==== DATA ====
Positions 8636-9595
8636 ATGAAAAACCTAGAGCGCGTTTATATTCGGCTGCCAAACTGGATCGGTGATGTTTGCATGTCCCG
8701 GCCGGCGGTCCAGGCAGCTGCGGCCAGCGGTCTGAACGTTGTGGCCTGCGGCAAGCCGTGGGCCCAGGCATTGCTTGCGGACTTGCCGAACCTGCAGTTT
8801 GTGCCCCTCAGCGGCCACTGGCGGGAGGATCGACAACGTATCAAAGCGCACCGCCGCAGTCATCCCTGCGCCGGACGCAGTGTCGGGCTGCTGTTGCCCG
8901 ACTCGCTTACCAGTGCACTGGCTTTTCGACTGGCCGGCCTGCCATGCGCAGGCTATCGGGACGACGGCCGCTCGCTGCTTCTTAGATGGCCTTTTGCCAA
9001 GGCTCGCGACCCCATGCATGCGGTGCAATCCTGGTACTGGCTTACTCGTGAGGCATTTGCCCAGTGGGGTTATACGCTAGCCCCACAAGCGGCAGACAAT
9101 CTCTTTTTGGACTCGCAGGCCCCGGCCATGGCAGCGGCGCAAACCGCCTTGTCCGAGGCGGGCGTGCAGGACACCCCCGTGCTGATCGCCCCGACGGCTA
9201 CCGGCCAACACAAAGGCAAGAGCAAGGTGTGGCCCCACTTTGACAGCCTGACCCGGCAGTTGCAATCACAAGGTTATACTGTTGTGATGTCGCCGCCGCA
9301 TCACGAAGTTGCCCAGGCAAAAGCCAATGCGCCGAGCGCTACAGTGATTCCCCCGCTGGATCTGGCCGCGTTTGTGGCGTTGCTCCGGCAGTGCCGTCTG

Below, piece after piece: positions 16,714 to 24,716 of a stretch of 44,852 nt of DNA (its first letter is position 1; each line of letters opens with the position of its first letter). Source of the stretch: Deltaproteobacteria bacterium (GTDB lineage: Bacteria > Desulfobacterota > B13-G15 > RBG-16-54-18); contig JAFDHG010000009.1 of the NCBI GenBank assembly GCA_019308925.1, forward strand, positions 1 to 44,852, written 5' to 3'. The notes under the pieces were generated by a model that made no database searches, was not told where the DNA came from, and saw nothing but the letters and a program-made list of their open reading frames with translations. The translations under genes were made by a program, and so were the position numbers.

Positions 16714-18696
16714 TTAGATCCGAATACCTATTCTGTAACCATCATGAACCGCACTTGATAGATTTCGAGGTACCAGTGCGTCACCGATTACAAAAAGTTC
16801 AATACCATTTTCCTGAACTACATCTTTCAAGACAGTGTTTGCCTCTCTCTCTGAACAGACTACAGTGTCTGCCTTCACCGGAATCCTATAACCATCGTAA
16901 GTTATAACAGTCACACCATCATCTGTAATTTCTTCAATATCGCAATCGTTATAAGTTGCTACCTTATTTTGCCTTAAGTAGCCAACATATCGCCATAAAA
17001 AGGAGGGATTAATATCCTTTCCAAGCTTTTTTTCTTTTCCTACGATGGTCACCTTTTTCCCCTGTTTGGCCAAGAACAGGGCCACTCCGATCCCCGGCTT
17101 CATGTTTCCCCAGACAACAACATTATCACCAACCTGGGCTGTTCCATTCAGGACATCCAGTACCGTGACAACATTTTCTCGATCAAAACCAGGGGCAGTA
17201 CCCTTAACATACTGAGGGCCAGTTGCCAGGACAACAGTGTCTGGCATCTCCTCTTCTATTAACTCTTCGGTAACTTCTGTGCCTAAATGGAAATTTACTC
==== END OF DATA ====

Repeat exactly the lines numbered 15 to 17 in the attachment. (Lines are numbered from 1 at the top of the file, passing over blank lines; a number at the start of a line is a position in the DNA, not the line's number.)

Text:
17001 AGGAGGGATTAATATCCTTTCCAAGCTTTTTTTCTTTTCCTACGATGGTCACCTTTTTCCCCTGTTTGGCCAAGAACAGGGCCACTCCGATCCCCGGCTT
17101 CATGTTTCCCCAGACAACAACATTATCACCAACCTGGGCTGTTCCATTCAGGACATCCAGTACCGTGACAACATTTTCTCGATCAAAACCAGGGGCAGTA
17201 CCCTTAACATACTGAGGGCCAGTTGCCAGGACAACAGTGTCTGGCATCTCCTCTTCTATTAACTCTTCGGTAACTTCTGTGCCTAAATGGAAATTTACTC